Mrs. Brankley detected the note of ironical congratulation in her visitor's verdict.
"I suppose she means he's not her idea of a husband, but, he's good enough for Suzette," she observed to herself, with a snort that expressed itself somewhere in the nostrils of the brain. Then with a smiling air of heavy patronage she delivered herself of her one idea of a damaging counter-stroke.
"And when are we to hear of your engagement, my dear?"
"Now," said Elaine quietly, but with electrical effect; "I came to announce it to you but I wanted to hear all about Suzette first. It will be formally announced in the papers in a day or two."
"But who is it? Is it the young man who was with you in the Park this morning?" asked Suzette.
"Let me see, who was I with in the Park this morning? A very good- looking dark boy? Oh no, not Comus Bassington. Someone you know by name, anyway, and I expect you've seen his portrait in the papers."
"A flying-man?" asked Mrs. Brankley.
"Courtenay Youghal," said Elaine.
Mrs. Brankley and Suzette had often rehearsed in the privacy of their minds the occasion when Elaine should come to pay her personal congratulations to her engaged cousin. It had never been in the least like this.
On her return from her enjoyable afternoon visit Elaine found an express messenger letter waiting for her. It was from Comus, thanking her for her loan--and returning it.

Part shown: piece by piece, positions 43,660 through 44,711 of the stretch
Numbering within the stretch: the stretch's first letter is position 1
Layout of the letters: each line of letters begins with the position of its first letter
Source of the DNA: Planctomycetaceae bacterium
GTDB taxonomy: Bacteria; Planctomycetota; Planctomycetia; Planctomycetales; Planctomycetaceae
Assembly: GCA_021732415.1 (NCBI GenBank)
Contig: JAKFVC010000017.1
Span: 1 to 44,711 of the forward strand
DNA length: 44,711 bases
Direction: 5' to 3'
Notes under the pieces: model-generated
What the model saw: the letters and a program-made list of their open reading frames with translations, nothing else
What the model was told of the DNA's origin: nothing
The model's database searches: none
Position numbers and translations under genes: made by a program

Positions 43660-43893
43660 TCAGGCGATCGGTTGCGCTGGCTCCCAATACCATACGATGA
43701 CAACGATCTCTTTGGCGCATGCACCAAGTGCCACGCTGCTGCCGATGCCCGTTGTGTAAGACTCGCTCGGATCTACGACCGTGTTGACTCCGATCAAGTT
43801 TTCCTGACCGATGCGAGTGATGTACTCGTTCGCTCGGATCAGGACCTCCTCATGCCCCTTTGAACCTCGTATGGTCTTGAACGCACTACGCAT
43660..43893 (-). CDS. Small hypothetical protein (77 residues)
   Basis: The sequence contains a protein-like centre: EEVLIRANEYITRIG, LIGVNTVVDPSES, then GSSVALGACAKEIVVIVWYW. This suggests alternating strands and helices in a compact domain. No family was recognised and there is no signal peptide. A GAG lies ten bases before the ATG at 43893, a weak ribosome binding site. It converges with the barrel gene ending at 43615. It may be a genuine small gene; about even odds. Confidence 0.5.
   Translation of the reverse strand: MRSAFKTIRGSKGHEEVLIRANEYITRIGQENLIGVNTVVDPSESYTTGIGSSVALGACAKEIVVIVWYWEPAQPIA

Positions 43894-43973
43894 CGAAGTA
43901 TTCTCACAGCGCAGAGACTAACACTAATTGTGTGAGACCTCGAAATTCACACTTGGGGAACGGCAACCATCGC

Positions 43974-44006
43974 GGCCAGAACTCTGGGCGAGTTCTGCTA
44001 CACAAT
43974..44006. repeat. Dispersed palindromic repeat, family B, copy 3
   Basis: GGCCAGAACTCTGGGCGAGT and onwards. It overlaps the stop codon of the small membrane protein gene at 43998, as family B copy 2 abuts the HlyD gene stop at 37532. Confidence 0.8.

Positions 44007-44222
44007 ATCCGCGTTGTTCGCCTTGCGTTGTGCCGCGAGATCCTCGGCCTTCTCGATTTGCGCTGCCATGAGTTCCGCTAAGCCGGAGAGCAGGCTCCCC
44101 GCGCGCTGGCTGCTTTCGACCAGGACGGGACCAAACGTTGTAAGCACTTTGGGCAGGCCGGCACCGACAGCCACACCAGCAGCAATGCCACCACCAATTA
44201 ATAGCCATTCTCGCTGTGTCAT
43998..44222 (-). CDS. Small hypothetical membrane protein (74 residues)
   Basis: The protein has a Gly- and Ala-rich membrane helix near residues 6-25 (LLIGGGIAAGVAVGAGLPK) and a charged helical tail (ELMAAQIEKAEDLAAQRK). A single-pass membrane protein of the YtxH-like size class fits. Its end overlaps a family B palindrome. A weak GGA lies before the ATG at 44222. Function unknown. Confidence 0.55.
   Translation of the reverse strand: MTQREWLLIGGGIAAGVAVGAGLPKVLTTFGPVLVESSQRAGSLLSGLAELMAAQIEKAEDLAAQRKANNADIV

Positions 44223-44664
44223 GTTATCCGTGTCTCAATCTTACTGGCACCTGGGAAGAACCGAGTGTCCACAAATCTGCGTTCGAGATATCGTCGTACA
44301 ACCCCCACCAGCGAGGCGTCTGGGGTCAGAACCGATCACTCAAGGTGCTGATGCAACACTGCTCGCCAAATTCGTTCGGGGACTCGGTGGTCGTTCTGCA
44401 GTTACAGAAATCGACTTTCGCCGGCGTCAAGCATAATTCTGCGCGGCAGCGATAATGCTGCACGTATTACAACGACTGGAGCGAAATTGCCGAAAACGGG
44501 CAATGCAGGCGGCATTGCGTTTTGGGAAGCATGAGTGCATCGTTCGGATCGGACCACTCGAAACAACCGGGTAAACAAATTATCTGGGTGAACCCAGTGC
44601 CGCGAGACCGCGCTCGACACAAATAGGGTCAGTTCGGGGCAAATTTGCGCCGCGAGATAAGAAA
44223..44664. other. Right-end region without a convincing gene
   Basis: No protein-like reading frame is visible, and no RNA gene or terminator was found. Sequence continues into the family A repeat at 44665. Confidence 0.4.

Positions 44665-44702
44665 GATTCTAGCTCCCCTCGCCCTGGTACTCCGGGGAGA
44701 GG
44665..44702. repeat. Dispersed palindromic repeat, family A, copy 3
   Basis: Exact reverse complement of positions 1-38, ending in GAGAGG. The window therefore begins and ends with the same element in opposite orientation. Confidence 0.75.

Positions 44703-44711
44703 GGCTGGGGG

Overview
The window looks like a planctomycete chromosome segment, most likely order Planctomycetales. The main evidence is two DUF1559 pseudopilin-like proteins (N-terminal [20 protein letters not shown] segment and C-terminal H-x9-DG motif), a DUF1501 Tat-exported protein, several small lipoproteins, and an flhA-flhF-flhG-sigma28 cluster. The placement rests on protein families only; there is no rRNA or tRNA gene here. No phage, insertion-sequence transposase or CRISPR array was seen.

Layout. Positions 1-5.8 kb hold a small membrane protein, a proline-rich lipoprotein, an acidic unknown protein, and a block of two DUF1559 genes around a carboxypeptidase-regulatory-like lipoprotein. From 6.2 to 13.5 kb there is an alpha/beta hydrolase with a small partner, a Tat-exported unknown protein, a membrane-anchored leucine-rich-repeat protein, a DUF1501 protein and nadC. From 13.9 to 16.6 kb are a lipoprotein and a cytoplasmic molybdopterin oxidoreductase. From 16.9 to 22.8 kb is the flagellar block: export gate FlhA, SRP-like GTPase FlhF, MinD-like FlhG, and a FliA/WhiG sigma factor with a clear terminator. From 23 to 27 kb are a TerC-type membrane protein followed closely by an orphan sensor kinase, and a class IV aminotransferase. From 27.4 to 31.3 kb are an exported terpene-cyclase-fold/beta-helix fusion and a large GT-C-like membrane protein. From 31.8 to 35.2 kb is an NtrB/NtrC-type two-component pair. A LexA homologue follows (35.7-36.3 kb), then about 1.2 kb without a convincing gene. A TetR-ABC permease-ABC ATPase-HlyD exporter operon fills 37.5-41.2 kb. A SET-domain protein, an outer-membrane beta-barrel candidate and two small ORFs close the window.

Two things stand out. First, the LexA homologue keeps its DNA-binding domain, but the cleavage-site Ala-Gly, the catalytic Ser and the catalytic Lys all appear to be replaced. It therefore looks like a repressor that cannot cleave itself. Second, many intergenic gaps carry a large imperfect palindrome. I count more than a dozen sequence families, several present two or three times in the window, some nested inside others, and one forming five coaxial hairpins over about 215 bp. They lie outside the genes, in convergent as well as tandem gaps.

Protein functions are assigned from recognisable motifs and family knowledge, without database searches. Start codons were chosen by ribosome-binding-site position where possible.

"I suppose I ought never to have asked you for it," he wrote, "but you are always so deliciously solemn about money matters that I couldn't resist. Just heard the news of your engagement to Courtenay. Congrats. to you both. I'm far too stoney broke to buy you a wedding present so I'm going to give you back the bread-and- butter dish. Luckily it still has your crest on it. I shall love to think of you and Courtenay eating bread-and-butter out of it for the rest of your lives."
That was all he had to say on the matter about which Elaine had been preparing to write a long and kindly-expressed letter, closing a rather momentous chapter in her life and his. There was not a trace of regret or upbraiding in his note; he had walked out of their mutual fairyland as abruptly as she had, and to all appearances far more unconcernedly. Reading the letter again and again Elaine could come to no decision as to whether this was merely a courageous gibe at defeat, or whether it represented the real value that Comus set on the thing that he had lost.
And she would never know. If Comus possessed one useless gift to perfection it was the gift of laughing at Fate even when it had struck him hardest. One day, perhaps, the laughter and mockery would be silent on his lips, and Fate would have the advantage of laughing last.